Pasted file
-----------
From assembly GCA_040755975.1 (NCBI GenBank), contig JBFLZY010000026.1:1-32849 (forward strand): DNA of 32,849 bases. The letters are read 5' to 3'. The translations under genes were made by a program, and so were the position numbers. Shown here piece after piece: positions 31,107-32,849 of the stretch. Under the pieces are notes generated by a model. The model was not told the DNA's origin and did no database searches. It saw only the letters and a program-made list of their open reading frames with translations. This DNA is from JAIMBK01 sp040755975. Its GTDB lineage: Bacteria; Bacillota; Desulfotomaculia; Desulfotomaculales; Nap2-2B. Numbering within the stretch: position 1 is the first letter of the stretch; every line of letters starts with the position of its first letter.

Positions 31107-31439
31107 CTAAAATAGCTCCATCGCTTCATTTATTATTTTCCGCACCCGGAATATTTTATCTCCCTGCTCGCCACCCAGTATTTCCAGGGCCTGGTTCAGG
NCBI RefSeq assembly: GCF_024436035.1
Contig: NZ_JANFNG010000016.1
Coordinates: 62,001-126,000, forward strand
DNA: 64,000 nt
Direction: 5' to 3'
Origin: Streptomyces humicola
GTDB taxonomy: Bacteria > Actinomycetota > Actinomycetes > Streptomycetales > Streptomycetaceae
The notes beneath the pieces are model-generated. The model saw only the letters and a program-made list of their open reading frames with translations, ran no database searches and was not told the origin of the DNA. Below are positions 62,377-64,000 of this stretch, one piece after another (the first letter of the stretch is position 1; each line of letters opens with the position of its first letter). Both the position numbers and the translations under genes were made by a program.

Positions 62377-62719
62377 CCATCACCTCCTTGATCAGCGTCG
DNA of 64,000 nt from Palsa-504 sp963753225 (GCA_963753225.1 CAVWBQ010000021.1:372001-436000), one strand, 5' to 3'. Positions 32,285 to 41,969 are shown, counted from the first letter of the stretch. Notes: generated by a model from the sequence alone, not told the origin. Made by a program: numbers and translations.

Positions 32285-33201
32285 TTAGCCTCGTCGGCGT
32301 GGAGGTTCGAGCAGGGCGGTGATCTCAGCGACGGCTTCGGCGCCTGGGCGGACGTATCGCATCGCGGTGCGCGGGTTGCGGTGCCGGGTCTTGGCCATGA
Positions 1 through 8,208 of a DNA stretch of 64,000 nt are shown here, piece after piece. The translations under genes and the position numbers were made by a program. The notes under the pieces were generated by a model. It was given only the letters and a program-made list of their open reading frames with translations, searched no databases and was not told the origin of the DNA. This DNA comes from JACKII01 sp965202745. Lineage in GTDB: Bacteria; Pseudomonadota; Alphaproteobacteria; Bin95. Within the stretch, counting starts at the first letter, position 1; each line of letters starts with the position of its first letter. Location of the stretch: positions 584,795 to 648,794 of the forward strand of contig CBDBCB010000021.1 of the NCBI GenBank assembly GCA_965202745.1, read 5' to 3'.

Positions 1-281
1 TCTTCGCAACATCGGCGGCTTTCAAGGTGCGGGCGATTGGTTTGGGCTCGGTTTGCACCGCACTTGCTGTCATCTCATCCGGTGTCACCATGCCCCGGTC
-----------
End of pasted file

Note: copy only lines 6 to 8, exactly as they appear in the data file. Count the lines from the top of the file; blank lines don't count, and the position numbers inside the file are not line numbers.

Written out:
Coordinates: 62,001-126,000, forward strand
DNA: 64,000 nt
Direction: 5' to 3'